17 March–10 June 2012
Thursday 15 March, 11am
Friday 16 March, 5–9pm
S:t Johannesgatan 7
SE-200 10 Malmö
17 March–10 June
In Tauba Auerbach’s work traditional distinctions between image, dimensionality and content collapse. Surface, specifically the larger issues surrounding topology, has been a central concern in her recent paintings, drawings, photographs and artist’s books. Auerbach interweaves discordant positions such as disorder and order, readability and abstraction, permeability and solidity—phenomena that are usually viewed as incompatible—into unified surfaces and volumes.
The title of the exhibition plays on the notion of ‘tetrachromatic’ vision. People normally perceive the world around them trichromatically (in three colours). Humans have three types of receptor for the perception of colour with varying sensitivities: red, green and blue. A new theory exists that there may be a small percentage of people (only women) who have a fourth colour receptor, which makes them ‘tetrachromatic’. In order to play on such ideas of a fourth component which, if it could be proven, would radically change our view of the world, Auerbach employs two analogies in this exhibition—the spatial (the idea of a fourth dimension) and the spectral (a fourth colour spectrum).
Since 2009, Auerbach has created a body of work she calls “fold paintings”. Inasmuch as they obscure the boundaries between two- and three-dimensionality, these paintings can be understood as an analogy that raises the possibility of a concept of four dimensions. In these paintings she twists and folds the canvas, ironing or pressing it in such a way that the folds are embedded in the material. Then the canvas is spread out and spray-painted while it still has its three-dimensional contour. The result—after the paint has dried and the canvas has been stretched—is an almost perfect registration of the previous three-dimensional form of the surface. The surface takes on a trompe l’oeil effect as a convincing reproduction of three-dimensional form on a surface, not unlike traditional mimetic painting—but in this case based on inventiveness rather than painterly virtuosity.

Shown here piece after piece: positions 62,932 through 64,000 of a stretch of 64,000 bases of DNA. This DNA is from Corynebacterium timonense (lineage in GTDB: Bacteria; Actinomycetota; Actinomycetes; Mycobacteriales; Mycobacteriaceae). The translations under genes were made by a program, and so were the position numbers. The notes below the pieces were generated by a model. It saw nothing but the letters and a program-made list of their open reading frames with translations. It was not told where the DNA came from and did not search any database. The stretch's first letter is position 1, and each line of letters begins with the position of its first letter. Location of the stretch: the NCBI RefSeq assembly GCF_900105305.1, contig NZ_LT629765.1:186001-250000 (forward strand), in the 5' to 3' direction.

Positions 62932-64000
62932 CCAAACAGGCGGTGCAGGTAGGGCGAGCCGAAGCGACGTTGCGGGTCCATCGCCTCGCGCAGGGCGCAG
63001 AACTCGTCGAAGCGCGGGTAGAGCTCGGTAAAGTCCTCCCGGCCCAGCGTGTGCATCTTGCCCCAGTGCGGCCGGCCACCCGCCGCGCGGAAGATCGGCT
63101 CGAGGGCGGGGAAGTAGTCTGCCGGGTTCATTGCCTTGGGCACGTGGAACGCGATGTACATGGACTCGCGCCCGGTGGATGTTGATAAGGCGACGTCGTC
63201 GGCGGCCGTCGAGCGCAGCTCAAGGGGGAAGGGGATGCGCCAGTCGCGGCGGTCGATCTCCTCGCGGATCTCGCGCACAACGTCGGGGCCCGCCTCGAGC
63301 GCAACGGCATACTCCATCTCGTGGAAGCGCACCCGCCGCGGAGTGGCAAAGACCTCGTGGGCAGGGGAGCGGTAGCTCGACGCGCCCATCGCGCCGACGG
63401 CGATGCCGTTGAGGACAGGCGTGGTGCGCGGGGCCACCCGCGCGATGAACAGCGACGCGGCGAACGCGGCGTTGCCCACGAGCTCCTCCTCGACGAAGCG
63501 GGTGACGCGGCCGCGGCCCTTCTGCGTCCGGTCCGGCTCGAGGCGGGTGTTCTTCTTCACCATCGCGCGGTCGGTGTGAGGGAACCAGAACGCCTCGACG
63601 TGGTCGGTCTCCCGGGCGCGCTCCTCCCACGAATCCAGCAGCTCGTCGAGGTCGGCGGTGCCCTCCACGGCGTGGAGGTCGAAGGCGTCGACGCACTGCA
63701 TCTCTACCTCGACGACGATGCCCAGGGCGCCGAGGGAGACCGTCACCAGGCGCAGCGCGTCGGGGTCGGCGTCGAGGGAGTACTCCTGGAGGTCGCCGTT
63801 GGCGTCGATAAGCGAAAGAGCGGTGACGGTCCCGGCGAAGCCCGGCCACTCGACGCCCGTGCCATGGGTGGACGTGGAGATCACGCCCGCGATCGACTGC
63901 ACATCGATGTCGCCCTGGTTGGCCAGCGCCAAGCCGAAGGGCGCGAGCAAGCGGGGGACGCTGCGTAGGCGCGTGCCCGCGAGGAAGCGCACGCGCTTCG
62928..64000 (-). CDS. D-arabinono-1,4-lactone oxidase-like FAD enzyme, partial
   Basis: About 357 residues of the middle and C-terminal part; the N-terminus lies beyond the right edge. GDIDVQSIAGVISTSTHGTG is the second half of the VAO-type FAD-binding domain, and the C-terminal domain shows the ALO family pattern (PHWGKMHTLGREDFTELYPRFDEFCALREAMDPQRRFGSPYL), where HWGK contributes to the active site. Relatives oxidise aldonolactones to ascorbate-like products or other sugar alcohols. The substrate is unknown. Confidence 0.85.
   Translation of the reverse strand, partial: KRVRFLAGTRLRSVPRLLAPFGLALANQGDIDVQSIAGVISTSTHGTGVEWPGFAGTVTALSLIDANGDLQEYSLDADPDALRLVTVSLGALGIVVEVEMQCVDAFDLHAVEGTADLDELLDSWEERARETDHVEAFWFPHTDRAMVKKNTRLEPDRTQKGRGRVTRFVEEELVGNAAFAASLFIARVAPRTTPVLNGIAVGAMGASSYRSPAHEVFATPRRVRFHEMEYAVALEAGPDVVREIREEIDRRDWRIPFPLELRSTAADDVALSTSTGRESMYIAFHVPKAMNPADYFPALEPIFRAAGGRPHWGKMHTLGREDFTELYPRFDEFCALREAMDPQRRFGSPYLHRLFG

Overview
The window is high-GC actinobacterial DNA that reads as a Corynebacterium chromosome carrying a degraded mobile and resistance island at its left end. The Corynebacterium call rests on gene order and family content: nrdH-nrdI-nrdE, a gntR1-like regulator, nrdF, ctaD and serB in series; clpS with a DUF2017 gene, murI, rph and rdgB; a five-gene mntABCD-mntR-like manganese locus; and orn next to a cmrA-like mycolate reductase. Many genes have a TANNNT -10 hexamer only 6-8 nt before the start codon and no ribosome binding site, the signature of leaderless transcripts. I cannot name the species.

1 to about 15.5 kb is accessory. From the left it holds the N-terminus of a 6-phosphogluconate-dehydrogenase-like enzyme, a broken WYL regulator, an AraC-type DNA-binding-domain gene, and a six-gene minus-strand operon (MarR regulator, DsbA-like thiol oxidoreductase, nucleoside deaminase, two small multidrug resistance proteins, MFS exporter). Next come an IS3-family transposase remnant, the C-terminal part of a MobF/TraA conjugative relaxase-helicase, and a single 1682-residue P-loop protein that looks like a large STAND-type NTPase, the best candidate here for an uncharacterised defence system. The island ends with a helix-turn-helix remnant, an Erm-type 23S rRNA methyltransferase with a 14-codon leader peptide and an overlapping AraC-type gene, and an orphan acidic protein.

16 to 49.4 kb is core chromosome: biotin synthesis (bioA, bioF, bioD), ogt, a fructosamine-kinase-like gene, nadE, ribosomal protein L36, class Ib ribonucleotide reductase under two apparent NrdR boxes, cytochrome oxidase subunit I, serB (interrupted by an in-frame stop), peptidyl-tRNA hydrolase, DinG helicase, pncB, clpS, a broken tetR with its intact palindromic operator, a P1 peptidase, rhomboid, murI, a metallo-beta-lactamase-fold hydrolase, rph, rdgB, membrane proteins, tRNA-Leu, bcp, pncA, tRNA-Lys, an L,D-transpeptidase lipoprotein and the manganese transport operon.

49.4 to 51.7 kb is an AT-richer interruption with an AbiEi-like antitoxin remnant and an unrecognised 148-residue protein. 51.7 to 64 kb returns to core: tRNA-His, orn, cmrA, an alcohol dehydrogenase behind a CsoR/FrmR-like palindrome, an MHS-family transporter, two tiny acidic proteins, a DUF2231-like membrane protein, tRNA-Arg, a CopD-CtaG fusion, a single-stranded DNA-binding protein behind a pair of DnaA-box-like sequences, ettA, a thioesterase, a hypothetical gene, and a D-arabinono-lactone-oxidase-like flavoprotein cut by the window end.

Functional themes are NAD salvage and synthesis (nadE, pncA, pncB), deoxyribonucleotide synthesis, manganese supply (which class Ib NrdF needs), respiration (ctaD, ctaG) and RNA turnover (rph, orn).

Although Auerbach draws much of her inspiration from mathematics and physics, her visual investigations deal equally with the basic themes of art history. Her paintings raise fundamental issues in new ways, among them the depiction of three-dimensional reality on a two-dimensional surface, and the relationship between abstraction and representation.
Tauba Auerbach (b. 1981) lives and works in New York.
The exhibition has been initiated by Bergen Kunsthall, and is a collaboration between Malmö Kunsthall and WIELS Contemporary Art Centre, Brussels
Curator: Solveig Øvstebø
More info: www.konsthall.malmo.se/o.o.i.s/5065
17 March–10 June
Alexander Gutke (born 1971) works within the conceptual and minimalist tradition. Cameras, film- and slide projectors are some of the main components in his art practice. Gutke uses them to explore space, light, shade, darkness and the infinity of the void. He investigates these technical apparatuses as objects and mechanical devices, and uses them as tools and objects in his works and narrative—creating a visual illusionism and a poetic and mystical materialism.
The cameras, 16mm film projectors and photographic devices that interests Gutke are somewhat out of date, but Gutke insists on the value of these 20th century wonders. He both examines and literally dissects these apparatuses and through the process he brings them back to life, to a new life. In 2005 Gutke produced the poetic work Exploded View, where the viewer visually travels through the inside of a Kodak Carousel slide projector slice by slice or slide by slide – over the course of 81 slides. This inner journey is shown on the same type of Kodak Carousel, whose interior is being explored.
Another work that investigates a slide projector and what it does is Lighthouse (2006); here a rectangle of light is slowly rotated 360 degrees slide by slide. The lyricisms of light and the machines are important focal points in Gutke’s body of work. In other works like the HD video projection Cine-scope (2008) he investigates the film material itself and takes the viewer on a filmic trompe l’oeil voyage. Stripped from any image or narrative storyline this large-scale projection shows—through real and simulated animated dust, scratches and chafes—the materiality of film and the heart of celluloid; its wear, tears and flaws.
Alexander Gutke’s exhibition at Malmö Konsthall will present a selection of film, sculpture, photography and rubberstamp works dating back to 2000, side by side with new works created for the exhibition.
Alexander Gutke, born in Gothenburg, lives and works in Malmö.
More info: www.konsthall.malmo.se/o.o.i.s/5058